Are we able to manage severe floods and droughts? In a pair-event study published in Nature, researchers from all over the world have gathered information on flood & drought management for hazardous events. Based on a big data set with detailed information on 45 cases of paired events, we could see that if the second event was much more hazardous than the first, its impact was almost always higher. One would wish that after a first, severe event, the management would lead to improvements that can handle a second hazard in a better way. However, in reality, this is hard to achieve. Our case, Malmö is used as an example in the paper: “… the unprecedented pluvial flood in 2014 in Malmö, Sweden (ID 45) exceeded the capacity of the sewer system and the unprecedented drought in Cape Town (ID 44) exceeded the storage water capacity. This means that infrastructure is effective in preventing damage during events of a previously experienced magnitude but often fails for unprecedented events. Non-structural measures, such as risk-aware land-use planning, precautionary measures and early warning, can help mitigate the consequences of water infrastructure failure in such situations, but a residual risk will always remain. Second, risk management is usually implemented after large floods and droughts, whereas proactive strategies are rare. Part of the reason for this behaviour is a cognitive bias associated with the rarity and uniqueness of extremes, and the nature of human risk perception, which makes people attach a large subjective probability to those events they have personally experienced.” We are, in a different project called GlobalHydroPressure, using this knowledge and are designing decision support indicators that relate for instance water level in a river to the water level experienced during a hazardous flood event in the past. We believe that both early warning systems and urban planning can be made more understandable for both public and decision-makers in this way.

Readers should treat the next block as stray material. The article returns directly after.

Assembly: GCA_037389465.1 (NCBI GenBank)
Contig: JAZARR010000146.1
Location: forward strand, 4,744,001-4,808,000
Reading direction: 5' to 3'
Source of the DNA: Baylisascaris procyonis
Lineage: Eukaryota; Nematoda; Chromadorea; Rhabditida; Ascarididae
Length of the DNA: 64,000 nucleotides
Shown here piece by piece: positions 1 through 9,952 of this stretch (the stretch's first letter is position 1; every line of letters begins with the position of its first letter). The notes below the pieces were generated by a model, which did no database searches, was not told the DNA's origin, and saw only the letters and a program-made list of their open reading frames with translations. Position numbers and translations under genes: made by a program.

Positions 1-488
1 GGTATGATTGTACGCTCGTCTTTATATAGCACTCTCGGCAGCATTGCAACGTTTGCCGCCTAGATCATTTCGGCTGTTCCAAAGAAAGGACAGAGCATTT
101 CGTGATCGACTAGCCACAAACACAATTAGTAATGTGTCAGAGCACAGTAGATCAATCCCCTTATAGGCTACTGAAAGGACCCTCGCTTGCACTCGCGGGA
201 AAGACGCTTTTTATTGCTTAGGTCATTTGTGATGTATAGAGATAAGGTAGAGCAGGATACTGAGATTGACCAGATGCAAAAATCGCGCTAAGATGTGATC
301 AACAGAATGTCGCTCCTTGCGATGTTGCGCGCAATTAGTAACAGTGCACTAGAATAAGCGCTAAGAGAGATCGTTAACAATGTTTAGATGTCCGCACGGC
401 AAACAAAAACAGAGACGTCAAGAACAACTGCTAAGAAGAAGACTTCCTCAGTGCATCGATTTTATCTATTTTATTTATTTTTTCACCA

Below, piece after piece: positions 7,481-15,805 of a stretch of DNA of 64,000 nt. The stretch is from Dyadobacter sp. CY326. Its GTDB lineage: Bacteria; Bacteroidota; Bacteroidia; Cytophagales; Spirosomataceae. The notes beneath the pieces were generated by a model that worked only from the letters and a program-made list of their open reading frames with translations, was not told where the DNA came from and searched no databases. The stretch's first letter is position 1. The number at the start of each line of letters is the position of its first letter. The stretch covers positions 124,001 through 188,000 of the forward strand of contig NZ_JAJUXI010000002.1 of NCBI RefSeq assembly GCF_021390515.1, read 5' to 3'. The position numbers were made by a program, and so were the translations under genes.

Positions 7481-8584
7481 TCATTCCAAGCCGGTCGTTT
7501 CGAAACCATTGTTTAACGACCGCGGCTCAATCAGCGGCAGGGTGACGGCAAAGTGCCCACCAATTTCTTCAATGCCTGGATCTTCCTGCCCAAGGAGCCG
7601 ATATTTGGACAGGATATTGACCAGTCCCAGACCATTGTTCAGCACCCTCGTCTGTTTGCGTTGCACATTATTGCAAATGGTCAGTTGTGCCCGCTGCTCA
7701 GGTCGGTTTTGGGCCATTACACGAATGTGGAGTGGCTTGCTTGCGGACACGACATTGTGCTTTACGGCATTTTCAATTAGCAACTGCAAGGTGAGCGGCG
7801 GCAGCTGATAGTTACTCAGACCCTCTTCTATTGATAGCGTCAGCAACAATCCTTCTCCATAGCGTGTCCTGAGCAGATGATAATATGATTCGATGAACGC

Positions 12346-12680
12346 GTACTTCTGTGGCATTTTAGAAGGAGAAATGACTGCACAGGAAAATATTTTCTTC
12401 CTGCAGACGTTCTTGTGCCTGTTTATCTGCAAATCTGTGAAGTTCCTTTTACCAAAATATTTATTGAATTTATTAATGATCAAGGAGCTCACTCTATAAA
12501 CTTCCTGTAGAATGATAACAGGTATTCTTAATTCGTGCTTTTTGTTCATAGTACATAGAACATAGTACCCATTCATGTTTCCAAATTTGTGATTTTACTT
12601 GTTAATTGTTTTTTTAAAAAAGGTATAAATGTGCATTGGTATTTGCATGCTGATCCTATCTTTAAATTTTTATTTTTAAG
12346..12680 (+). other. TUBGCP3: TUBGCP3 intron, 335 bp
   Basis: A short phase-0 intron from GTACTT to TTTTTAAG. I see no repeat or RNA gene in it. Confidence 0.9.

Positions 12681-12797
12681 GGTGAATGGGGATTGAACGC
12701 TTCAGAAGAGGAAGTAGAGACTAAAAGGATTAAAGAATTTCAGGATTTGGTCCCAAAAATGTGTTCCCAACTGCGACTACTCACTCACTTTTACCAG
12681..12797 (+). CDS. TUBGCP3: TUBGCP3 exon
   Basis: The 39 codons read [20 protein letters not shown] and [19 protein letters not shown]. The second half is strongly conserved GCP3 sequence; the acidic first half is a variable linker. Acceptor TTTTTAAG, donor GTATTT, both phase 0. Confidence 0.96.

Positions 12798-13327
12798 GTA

Two success stories were examined in the study in Nature. In these cases, the damage was less, despite a higher hazard, in the second event. Three success factors were identified: effective governance of risk and emergency management, high investment in structural and non-structural measures, and improved early warning and real-time control systems. Read more about the study in Nature.
Article in Nature: Kreibich, H., Van Loon, A.F., Schröter, K. et al. The challenge of unprecedented floods and droughts in risk management. Nature 608, 80–86 (2022). https://doi.org/10.1038/s41586-022-04917-5